You should generally avoid answering or engaging with random phone calls. Picking up and engaging with a scam call tells the scammers that your phone number is active, and will usually lead to more calls. Tax Call You get a call from somebody claiming to be from your countries tax agency. They say you have unpaid taxes that need to be paid immediately, and you may be arrested or have other legal action taken against you if it is not paid. This scam has caused the American IRS, Canadian CRA, British HMRC, and Australian Tax Office to issue warnings. This scam happens in a wide variety of countries all over the world. Warrant Call Very similar to the tax call. You'll get a phone call from an "agent", "officer", "sheriff", or other law enforcement officer claiming that there is a warrant out for your arrest and you will be arrested very soon. They will then offer to settle everything for a fee, usually paid in giftcards. [Legal Documents/Process Server Calls] Very similar to the warrant call. You'll get a phone call from a scammer claiming that they are going to serve you legal documents, and they will threaten you with legal consequences if you refuse to comply. They may call themselves "investigators", and will sometimes give you a fake case number. Student Loan Forgiveness Scam Scammers will call you and tell you about a student loan forgiveness program, but they are interested in obtaining private information about you or demanding money in order to join the fake program. Tech Support Call You receive a call from someone with a heavy accent claiming to be a technician Microsoft or your ISP. They inform you that your PC has a virus and your online banking and other accounts may be compromised if the virus is not removed. They'll have you type in commands and view diagnostics on your PC which shows proof of the virus. Then they'll have you install remote support software so the technician can work on your PC, remove the virus, and install security software. The cost of the labor and software can be hundreds of dollars. The scam: There's no virus. The technician isn't a technician and does not work for Microsoft or your ISP. Scammers (primarily out of India) use autodialers to cold-call everyone in the US. Any file they point out to you or command they have you run is completely benign. The software they sell you is either freeware or ineffective. What to do you if you're involved with this scam: If the scammers are remotely on your computer as you read this, turn off your PC or laptop via the power button immediately, and then if possible unplug your internet connection. Some of the more vindictive tech scammers have been known to create boot passwords on your computer if they think you've become wise to them and aren't going to pay up. Hang up on the scammers, block the number, and ignore any threats about payment. Performing a system restore on your PC is usually all that is required to remove the scammer's common remote access software. Reports of identity theft from fake tech calls are uncommon, but it would still be a good idea to change your passwords for online banking and monitor your accounts for any possible fraud. How to avoid: Ignore any calls claiming that your PC has a virus. Microsoft will never contact you. If you're unsure if a call claiming to be from your ISP is legit, hang up, and then dial the customer support number listed on a recent bill. If you have elderly relatives or family that isn't tech savvy, take the time to fill them in on this scam. Chinese government scam This scam is aimed at Chinese people living in Europe and North America, and involves a voicemail from someone claiming to be associated with the Chinese government, usually through the Chinese consulate/embassy, who is threatening legal action or making general threats. Chinese shipping scam This scam is similar to the Chinese government scam, but involves a seized/suspicious package, and the scammers will connect the victim to other scammers posing as Chinese government investigators. Social security suspension scam You will receive a call from someone claiming to work for the government regarding suspicious activity, fraud, or serious crimes connected to your social security number. You'll be asked to speak to an operator and the operator will explain the steps you need to follow in order to fix the problems. It's all a scam, and will lead to you losing money and could lead to identity theft if you give them private financial information. Utilities cutoff You get a call from someone who claims that they are from your utility company, and they claim that your utilities will be shut off unless you immediately pay. The scammer will usually ask for payment via gift cards, although they may ask for payment in other ways, such as Western Union or bitcoin. Relative in custody Scammer claims to be the police, and they have your son/daughtenephew/estranged twin in custody. You need to post bail (for some reason in iTunes gift cards or MoneyGram) immediately or the consequences will never be the same. Mexican family scam This scam comes in many different flavours, but always involves someone in your family and Mexico. Sometimes the scammer will claim that your family member has been detained, sometimes the scammer will claim that your family member has been kidnapped, and sometimes the scammer will claim that your family member is injured and needs help. General family scams Scammers will gather a large amount of information about you and target your family members using different stories with the goal of gettimg them to send money. One ring scam Scammers will call you from an international number with the goal of getting you to return their call, causing you to incur expensive calling fees.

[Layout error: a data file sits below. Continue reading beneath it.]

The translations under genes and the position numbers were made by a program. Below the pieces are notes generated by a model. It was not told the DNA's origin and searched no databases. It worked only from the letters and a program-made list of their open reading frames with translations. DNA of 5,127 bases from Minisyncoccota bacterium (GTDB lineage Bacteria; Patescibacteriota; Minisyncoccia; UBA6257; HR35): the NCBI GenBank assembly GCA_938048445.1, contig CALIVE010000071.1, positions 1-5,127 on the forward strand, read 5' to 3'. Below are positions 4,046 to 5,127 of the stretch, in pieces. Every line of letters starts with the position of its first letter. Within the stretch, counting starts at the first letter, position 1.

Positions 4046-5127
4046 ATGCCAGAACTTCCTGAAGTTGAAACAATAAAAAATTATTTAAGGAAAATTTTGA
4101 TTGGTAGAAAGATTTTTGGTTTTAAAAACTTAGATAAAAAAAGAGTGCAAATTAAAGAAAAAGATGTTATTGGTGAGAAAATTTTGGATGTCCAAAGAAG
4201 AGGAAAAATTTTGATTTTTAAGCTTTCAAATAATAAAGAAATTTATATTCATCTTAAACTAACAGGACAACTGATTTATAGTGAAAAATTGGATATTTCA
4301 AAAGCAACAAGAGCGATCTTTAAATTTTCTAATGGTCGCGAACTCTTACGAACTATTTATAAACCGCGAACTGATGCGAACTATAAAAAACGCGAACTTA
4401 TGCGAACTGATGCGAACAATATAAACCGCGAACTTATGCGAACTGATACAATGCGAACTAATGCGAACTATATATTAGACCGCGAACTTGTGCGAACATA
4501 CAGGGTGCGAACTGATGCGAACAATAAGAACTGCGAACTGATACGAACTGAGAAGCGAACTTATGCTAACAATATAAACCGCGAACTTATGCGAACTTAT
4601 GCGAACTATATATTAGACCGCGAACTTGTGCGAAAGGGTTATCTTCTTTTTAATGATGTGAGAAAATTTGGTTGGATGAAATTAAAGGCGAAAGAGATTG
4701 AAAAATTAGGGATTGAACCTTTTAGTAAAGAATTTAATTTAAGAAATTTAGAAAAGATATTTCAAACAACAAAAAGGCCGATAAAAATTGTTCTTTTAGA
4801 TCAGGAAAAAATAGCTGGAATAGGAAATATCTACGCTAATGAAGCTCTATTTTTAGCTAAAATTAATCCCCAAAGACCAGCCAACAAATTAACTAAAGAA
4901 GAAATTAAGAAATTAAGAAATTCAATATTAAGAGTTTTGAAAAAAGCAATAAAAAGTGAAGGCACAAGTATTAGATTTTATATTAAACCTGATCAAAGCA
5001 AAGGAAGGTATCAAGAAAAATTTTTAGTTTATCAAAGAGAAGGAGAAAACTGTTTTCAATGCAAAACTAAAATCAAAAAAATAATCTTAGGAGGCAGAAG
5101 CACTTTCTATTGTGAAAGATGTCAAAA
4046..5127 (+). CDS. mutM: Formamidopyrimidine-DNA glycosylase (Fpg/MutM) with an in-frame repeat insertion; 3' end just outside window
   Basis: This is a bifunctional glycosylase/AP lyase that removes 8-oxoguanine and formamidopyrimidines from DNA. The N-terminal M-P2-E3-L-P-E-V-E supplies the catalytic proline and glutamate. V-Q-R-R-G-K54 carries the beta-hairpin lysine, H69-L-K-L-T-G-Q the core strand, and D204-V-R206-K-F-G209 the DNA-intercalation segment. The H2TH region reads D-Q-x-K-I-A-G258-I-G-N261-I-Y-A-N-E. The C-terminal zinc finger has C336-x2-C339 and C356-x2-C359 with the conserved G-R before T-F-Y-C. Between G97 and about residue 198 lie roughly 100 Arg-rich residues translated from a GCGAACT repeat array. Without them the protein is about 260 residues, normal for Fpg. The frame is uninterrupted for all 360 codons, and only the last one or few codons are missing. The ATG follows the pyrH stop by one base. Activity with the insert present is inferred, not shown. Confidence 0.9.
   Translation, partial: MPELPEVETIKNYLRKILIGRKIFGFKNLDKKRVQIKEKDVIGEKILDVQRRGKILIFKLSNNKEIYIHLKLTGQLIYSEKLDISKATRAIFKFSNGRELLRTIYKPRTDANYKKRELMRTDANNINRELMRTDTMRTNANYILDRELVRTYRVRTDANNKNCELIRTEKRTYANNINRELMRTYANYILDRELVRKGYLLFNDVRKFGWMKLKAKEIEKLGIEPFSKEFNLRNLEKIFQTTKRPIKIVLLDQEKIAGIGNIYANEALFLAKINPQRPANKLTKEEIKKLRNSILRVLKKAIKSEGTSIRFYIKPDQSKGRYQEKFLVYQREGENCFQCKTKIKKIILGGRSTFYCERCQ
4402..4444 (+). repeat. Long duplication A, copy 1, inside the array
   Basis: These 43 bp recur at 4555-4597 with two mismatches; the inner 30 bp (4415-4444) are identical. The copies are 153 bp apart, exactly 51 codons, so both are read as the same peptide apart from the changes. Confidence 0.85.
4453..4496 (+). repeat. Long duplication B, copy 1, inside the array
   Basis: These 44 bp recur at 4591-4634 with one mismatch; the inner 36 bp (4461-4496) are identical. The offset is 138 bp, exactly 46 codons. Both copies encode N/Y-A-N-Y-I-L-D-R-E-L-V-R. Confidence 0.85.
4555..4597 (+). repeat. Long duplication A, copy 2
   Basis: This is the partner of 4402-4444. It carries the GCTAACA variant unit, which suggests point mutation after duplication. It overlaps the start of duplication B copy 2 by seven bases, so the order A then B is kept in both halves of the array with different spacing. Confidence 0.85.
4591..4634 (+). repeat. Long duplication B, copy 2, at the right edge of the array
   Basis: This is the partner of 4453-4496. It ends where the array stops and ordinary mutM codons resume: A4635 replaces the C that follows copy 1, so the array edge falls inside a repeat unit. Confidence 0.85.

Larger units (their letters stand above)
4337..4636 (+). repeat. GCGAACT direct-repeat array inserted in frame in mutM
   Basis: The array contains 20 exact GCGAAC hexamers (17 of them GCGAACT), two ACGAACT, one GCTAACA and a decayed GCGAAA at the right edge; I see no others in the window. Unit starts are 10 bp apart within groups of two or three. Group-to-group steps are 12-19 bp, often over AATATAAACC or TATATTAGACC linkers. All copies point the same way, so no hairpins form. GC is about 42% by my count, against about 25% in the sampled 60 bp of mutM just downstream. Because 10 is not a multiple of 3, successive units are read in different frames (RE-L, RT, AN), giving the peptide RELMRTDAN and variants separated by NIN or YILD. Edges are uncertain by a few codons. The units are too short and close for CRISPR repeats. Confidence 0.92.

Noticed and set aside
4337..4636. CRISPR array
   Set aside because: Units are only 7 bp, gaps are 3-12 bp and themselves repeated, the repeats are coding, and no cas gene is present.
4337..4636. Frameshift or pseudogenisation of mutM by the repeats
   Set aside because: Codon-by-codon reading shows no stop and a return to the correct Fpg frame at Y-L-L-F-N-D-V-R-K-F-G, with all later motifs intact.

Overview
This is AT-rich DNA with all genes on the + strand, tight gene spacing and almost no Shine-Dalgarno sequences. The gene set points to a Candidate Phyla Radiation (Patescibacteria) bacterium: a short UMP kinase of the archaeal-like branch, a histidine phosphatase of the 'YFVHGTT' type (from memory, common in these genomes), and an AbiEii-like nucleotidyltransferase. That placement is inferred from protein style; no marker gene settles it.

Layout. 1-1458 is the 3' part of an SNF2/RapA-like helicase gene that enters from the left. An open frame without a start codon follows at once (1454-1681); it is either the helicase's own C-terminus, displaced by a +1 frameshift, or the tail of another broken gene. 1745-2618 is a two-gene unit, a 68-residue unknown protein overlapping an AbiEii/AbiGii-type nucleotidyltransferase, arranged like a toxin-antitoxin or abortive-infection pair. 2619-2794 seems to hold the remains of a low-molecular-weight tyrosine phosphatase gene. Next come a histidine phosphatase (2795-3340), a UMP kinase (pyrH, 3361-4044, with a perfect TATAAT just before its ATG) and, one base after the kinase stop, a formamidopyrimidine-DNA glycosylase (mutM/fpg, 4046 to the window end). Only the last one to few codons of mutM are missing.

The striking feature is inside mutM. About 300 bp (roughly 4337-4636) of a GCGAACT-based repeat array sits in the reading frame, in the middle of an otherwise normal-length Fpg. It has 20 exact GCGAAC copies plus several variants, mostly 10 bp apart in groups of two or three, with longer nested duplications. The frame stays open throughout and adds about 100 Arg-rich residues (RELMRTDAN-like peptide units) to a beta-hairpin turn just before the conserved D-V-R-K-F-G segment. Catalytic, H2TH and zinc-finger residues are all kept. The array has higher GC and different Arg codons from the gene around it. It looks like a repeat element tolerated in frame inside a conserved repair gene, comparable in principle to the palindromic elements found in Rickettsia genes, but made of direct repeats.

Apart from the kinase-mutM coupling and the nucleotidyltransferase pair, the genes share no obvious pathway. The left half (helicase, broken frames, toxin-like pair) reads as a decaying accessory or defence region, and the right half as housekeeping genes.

Online shopping scams